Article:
Sadly for the evidentialist, the articles of faith that we assent to don't have the same kind of status that principles of natural reason do. Unlike, say, the principle of non-contradiction, the articles of faith are revealed, not already given to natural reason. They come from elsewhere, and thus they dont shine with that same kind of luminous self-evidence that casts its light on all the propositions we derive from it. However, if we accept the articles on faith, which is (among other things) the disposition to receive these things as true, we can logically argue for what propositions these articles entail. That is, essentially, the task of theology. further, as an exercise of reason, this unpacking of what is implied in our faith commitments cannot violate the principles of logic, because then we would have a conflict of truths deriving from a single source (God, as author of nature and of grace).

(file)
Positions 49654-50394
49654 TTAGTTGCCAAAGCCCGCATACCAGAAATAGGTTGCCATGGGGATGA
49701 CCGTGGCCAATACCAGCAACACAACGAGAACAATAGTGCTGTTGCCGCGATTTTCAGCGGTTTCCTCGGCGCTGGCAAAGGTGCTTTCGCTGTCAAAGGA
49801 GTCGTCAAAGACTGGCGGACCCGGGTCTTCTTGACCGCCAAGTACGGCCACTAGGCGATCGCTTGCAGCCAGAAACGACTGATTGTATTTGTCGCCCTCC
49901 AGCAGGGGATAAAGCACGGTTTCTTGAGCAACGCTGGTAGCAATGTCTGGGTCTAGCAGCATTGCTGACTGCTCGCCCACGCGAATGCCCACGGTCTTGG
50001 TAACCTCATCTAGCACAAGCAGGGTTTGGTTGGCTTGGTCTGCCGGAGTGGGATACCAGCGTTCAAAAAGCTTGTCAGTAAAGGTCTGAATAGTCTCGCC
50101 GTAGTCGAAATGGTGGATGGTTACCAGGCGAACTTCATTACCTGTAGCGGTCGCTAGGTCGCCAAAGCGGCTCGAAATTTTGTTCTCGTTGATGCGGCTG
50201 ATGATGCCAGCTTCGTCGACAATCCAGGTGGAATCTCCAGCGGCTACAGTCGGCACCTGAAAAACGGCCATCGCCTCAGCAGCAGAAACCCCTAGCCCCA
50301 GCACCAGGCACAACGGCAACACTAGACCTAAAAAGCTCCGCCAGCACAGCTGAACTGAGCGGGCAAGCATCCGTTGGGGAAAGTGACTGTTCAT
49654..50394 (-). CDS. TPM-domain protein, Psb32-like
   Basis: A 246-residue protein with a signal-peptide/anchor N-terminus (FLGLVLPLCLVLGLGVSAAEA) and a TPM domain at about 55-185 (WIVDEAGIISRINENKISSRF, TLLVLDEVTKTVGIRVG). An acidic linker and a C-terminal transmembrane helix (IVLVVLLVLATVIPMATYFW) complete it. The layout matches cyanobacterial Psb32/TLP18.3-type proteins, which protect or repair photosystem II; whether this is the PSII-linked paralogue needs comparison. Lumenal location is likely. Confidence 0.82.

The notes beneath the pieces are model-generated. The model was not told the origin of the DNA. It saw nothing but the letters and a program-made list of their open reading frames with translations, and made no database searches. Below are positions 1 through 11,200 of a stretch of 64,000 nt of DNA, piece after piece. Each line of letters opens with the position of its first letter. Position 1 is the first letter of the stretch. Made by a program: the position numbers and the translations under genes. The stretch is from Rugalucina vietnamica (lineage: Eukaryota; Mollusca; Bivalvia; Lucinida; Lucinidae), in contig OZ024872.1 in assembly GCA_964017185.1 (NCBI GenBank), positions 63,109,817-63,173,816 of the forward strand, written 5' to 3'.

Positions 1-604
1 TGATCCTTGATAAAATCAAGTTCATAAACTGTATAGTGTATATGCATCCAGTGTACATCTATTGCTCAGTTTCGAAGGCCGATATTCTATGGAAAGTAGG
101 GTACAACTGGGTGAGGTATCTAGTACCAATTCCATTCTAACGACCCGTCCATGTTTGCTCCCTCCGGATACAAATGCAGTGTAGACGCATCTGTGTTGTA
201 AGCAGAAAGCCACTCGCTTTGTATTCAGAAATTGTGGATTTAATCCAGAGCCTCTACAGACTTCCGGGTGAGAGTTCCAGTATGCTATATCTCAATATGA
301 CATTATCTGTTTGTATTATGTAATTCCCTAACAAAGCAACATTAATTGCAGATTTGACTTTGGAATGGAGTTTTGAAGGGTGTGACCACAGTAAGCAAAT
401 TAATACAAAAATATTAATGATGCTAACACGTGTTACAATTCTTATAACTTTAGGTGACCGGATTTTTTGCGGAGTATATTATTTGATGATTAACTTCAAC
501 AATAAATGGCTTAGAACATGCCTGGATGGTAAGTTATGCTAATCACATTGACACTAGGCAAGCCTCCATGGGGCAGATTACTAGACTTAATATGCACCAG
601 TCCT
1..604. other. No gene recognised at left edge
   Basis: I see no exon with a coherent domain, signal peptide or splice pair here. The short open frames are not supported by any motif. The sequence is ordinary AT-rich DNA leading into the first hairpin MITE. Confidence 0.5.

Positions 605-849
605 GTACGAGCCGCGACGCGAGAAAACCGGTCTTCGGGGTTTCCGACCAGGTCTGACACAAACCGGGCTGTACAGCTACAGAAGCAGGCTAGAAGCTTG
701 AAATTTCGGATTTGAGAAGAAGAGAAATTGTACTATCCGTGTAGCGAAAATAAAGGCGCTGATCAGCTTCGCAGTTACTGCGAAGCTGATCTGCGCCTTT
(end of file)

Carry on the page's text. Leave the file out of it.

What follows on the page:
In other words, in my opinion, much debate with the unbeliever is a non-debate, unless they understand the terms they and we are using. Its an issue of clarification before anything else. We can only talk past each other if they assume (as most do) that what we believe is the kind of truth that should have the same kind of evidence as natural principles; ie. that if we just had good enough history books, it would be evident that Mary was a virgin. In truth, we miss the point if we play by these rules, and as Thomas says, scandalize the faith by acting as though it is a set of truths provable by the light of natural reason.

    So really it is about the "limits" of logic in a sense: in the sense that logic is not meant to do everything and doesnt supply us with a burden to grand as to justify our premises. Logic has not the power to invalidate faith.